Nonprofit, Award-Winning Community News and Views for Windham County, Vermont • Since 2006
Photo 1

Voices / Viewpoint

Hands-on involvement in government — for those who know how

In Brattleboro, Representative Town Meeting is underused and underestimated. Members don’t know the charter, and they don’t know Robert’s Rules. If people study these things, they will see how to be responsible active members.

Kurt Daims is a director of Brattleboro Common Sense, which, as a 501(c)(3) nonprofit, does not endorse candidates for election.

Brattleboro

Sometimes people ask the wrong things from the Selectboard — things that should be brought to Representative Town Meeting (RTM). This happens because they don’t know the town charter, which is the operator’s manual for town government.

At a recent Selectboard candidate forum, there was a show of hands of people who had read the town charter, and hardly anyone in the audience raised a hand. The surprise was that some candidates for the Selectboard and even a current member of the board had not read the charter, either.

Nowadays every computer program and app is “user friendly,” so that people could use them without any preparation or study. Maybe this is contributing to people’s sense that they can just dive in and start up anything, whether it’s a cell phone, a chainsaw, or a town government.

Hands-on shouldn’t mean brain-off.

* * *

The Brattleboro charter has provisions for hands-on involvement in government. The first, very familiar, provision is in Article 3, the petition process.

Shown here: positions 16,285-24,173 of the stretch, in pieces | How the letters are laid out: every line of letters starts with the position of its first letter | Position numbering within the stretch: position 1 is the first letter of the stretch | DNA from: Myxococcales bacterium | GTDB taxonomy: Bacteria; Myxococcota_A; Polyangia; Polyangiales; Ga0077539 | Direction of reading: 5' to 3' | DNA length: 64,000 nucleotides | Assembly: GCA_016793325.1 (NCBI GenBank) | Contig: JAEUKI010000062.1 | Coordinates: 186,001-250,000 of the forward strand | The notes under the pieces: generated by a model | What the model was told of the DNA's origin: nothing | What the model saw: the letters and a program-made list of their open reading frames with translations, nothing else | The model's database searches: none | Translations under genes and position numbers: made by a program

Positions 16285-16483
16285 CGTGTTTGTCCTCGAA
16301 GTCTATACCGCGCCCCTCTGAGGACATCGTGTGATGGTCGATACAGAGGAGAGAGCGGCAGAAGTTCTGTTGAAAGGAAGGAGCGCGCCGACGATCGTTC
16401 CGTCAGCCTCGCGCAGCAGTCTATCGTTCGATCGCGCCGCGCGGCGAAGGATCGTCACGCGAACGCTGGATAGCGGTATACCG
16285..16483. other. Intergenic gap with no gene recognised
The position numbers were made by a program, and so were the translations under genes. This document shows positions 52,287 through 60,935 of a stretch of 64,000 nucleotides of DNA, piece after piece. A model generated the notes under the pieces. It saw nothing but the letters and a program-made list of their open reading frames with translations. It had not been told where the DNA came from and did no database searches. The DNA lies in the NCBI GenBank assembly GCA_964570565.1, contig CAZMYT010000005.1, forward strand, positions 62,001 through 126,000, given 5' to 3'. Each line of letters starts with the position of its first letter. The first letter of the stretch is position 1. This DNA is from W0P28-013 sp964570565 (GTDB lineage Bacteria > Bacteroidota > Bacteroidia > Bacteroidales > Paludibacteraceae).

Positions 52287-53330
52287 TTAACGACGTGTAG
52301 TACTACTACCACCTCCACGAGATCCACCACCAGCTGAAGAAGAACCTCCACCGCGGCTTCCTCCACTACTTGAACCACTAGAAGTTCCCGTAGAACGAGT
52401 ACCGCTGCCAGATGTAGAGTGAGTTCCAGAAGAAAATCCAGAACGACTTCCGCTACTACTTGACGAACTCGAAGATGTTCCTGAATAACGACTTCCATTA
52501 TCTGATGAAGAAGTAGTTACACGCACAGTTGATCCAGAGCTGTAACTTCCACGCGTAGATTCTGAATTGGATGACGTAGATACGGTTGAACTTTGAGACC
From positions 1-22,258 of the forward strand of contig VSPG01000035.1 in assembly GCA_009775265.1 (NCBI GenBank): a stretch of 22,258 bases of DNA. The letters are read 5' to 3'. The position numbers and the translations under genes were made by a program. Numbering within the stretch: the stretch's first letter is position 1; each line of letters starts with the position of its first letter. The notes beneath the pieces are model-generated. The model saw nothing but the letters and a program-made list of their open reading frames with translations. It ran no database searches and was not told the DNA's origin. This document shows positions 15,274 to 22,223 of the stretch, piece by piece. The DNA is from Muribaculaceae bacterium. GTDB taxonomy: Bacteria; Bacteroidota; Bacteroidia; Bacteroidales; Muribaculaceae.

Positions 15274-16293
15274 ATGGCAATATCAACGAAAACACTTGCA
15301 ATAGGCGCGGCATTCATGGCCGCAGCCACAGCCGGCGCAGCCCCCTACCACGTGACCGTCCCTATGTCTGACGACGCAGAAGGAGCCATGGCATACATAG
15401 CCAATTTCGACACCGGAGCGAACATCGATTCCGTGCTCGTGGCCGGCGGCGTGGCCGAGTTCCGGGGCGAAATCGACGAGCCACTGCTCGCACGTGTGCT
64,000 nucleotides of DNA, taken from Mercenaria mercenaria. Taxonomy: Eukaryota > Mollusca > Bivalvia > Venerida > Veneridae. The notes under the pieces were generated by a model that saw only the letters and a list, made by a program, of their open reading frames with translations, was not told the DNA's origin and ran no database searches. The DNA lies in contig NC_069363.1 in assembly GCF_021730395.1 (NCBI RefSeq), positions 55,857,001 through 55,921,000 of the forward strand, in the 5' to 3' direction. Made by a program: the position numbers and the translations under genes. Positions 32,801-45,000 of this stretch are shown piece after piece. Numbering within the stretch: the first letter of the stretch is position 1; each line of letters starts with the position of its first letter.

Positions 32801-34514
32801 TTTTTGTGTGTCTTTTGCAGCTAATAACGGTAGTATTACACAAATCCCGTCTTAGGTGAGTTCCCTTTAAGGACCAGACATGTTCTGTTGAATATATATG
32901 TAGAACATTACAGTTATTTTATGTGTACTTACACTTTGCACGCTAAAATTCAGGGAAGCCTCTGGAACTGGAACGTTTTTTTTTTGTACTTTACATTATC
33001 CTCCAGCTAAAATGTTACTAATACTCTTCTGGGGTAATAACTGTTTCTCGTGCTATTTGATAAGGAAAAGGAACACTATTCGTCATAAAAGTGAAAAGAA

Brattleboro Common Sense (BCS) has used the petition process to bring issues of public concern to the ballot, including the sustainability coordinator position and the youth vote amendment. In 2010, BCS won a court decision protecting the petition process from censorship by town government.

But in all these instances BCS studied the issues and the laws and had an attorney for regular consultation. BCS helped 350.org with their first resolution when they started up in Brattleboro, and we will help individuals who want to advance issues to a vote of the people or to a vote at RTM.

Representative Town Meeting is the other hand of hands-on government. It is a representative assembly — like the Selectboard, but it requires a much-smaller commitment from its members, also known as representatives (“reps”).

Even so, the RTM is underused and underestimated. Members don’t know the charter, and they don’t know the rules of procedure (Robert’s Rules).

Some blame the rules for their own failings. I believe there is nothing wrong with Robert’s Rules except that people don’t know how to use them.

I have advocated for education of RTM. Last year I proposed an educational booklet on town finance (which was approved), and while serving on the education subcommittee of RTM, I proposed an educational packet, including the rules of order and the town charter.

If people study these things, they will see how to be responsible active members of Representative Town Meeting.

* * *

BCS promotes RTM reform every year, and meeting members know some reform is in order.